Employees Enrolled in Retirement Fund

Retirement and the Myanmar People


In Myanmar the term ‘Retirement’ manifests a much different vision of the future than it does in most developed countries. It would even be appropriate to state that it is a word that holds near to its definition some expressions of fear, anxiety, and even more-so, concern for the wellbeing of family stability for the people of Myanmar.


In 2010, the population recorded that over 60 years of age persons summed 4,132,334 (8%) of the population. In 2050 this is estimated to expound to 26% (17,332,117). Though Myanmar is still a relatively young country, it is experiencing a gradual demographic transition with the share of older people starting to increase significantly. (UN Population Prospects, 2012)


At present, older people not only rely on their children for economic support, they also often live with them or very close. However, these family structures may well start to erode over time. Large shares of households are vulnerable to the danger of falling into poverty due to ill-health and other devastations. The volatility of household incomes and exposure to risks is a serious concern. Health distresses are the most commonly experienced household-level shocks: health outcomes are relatively poor and out-of-pocket private health expenditure in Myanmar is estimated to be as high as 60% of total health expenditure in 2012/13(World Bank, 2015c). Illness, accident or death of the income earner can be devastating in terms of the expenses associated with health care and lost income. This is particularly true for the vast majority of workers – nearly 71 percent – who are employed in the informal sector, with little job security.

Myanmar has a mix of contributory and non-contributory programs providing some elements of social security but for a very small section of the population. The government is considering reforms to its pension and other social security schemes. Strengthening systems and ensuring fiscal sustainability should be a priority before implementing new provisions that may strain current delivery and financial management systems and to avoid crowding out other social spending. Should the proposed reforms be introduced, a very gradual transition is advisable. The reforms should aim to develop integrated, or at least harmonized, social security schemes for both public and private sector workers in the formal sector. It will also be critical to have a clear roadmap for long-term coverage expansion to a larger share of the population, particularly the poor and vulnerable.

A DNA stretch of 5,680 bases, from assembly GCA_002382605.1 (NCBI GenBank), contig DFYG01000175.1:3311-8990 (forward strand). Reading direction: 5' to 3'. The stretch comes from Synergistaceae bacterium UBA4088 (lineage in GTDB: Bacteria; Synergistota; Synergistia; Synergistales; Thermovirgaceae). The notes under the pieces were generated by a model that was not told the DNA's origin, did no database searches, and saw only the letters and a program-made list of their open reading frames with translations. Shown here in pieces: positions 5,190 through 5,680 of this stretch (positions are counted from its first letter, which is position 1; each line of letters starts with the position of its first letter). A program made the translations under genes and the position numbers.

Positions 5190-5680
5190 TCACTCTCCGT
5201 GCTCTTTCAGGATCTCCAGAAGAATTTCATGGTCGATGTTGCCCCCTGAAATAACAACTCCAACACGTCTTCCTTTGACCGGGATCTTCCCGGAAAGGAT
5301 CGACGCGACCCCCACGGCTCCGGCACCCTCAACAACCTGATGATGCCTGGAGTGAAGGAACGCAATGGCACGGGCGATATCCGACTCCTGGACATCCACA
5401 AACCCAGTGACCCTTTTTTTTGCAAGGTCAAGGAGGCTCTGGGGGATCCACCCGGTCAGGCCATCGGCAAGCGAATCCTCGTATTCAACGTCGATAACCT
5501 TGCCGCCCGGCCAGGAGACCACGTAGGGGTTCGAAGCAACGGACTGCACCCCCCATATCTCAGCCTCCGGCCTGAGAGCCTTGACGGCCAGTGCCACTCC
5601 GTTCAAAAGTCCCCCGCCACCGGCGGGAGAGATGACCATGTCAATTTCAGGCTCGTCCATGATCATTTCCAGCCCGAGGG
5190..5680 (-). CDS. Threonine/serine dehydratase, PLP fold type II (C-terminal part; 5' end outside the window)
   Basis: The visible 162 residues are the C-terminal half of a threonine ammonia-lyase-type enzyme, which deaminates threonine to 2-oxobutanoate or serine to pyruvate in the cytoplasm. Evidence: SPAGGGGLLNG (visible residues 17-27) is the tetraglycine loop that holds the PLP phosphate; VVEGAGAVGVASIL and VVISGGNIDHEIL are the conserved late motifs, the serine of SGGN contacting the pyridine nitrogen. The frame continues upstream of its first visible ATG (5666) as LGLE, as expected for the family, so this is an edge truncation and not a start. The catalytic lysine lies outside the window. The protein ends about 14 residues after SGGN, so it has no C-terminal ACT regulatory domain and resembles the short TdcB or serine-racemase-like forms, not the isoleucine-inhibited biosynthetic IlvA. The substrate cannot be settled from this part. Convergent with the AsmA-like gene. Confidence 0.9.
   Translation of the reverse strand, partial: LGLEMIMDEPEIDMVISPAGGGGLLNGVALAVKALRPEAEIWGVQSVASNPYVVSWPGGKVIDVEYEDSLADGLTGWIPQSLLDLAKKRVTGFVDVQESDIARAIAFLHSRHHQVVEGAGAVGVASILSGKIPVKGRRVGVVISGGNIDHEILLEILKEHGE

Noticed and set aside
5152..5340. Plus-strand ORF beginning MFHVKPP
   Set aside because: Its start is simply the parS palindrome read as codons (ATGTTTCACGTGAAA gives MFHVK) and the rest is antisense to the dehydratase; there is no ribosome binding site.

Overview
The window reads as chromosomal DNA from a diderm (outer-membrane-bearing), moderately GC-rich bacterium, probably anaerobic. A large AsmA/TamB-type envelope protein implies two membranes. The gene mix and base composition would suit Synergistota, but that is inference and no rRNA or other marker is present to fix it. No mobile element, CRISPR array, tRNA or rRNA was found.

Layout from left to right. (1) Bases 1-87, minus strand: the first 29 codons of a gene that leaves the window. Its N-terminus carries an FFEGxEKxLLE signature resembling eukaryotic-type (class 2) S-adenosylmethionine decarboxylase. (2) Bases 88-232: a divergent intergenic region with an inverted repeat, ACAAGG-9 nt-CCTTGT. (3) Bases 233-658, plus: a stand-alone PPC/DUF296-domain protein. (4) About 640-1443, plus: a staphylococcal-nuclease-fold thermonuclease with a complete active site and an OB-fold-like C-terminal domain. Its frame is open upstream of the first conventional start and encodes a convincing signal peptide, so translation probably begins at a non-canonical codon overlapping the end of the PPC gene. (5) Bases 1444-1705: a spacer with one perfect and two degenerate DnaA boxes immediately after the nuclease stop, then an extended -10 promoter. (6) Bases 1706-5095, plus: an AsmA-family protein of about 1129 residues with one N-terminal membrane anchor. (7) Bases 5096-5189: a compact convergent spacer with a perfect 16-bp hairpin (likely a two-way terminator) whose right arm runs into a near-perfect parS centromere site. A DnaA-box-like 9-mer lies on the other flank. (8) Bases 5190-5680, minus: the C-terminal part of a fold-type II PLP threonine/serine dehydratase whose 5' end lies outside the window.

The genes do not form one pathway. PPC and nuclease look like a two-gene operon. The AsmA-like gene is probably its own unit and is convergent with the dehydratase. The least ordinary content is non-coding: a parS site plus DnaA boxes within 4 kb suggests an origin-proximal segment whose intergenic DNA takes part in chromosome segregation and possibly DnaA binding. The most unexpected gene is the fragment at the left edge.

The World Bank Group

Economic activity and income

The vast majority of older women and men (94%) have been economically active during their lives. Of these, about 60% were primarily engaged in agriculture, either as farmers or agricultural labourers. About 10% engaged in non-agricultural labour and about the same percentage were formally employed, both situations being more common among those living in urban areas. Yet economic activity declines rapidly with age. About half of those aged 60–64 worked during the previous year, but among people aged 70–74 this proportion drops to less than a quarter (23%). Men are twice as likely as women to remain economically active, and older people in rural areas remain economically active longer than their urban counterparts.

As income from work declines, support from children becomes more significant. Over 80% of all respondents receive some material support (cash or goods) from their children. Children are the main source of support for about 60% of older people. Nevertheless, close to a fourth of older people reported that income from their own or their spouse’s work was still their main source of support.

Pensions are very rare. Among older people in rural areas, only a few percent reported any income from a pension compared to about a fifth of urban residents. Men are almost twice as likely as women to have any pension income. Almost no respondents reported receiving any welfare support from government or non-government agencies.

The MYCL Provident Fund

MYTCL - Myanmar Copper operator has recognised the challenges of its employees who reach retirement age and has implemented a private retirement reserve called The Provident Fund, and is available to all permanent employees of the company. The fund allows for employees to dedicate 3% of their income into the fund, and Myanmar Yang Tse Copper Limited matches this endorsement in a holding account for the date of the individual’s retirement. Upon retirement the fund is released to the retiree, assisting in their retirement years ahead.

There are also additional benefits to the purpose of participating in this fund. At any time the employee may withdraw their provision for personal purposes such as a family crisis, unexpected healthcare bills, funerals, or even a more positive event such as a wedding. Each employee is permitted to withdraw their portion of the fund twice.

84% of the eligible Myanmar Copper workforce is currently engaged in the MYTCL Provident Fund. In addition to the years of savings, each employee is granted a severance gift from Myanmar Yang Tse Copper Limited ranging from 100-500 USD on the date of their retirement, depending on their years of service. For the majority of employees this is the equivalent of up to 2-months of salary.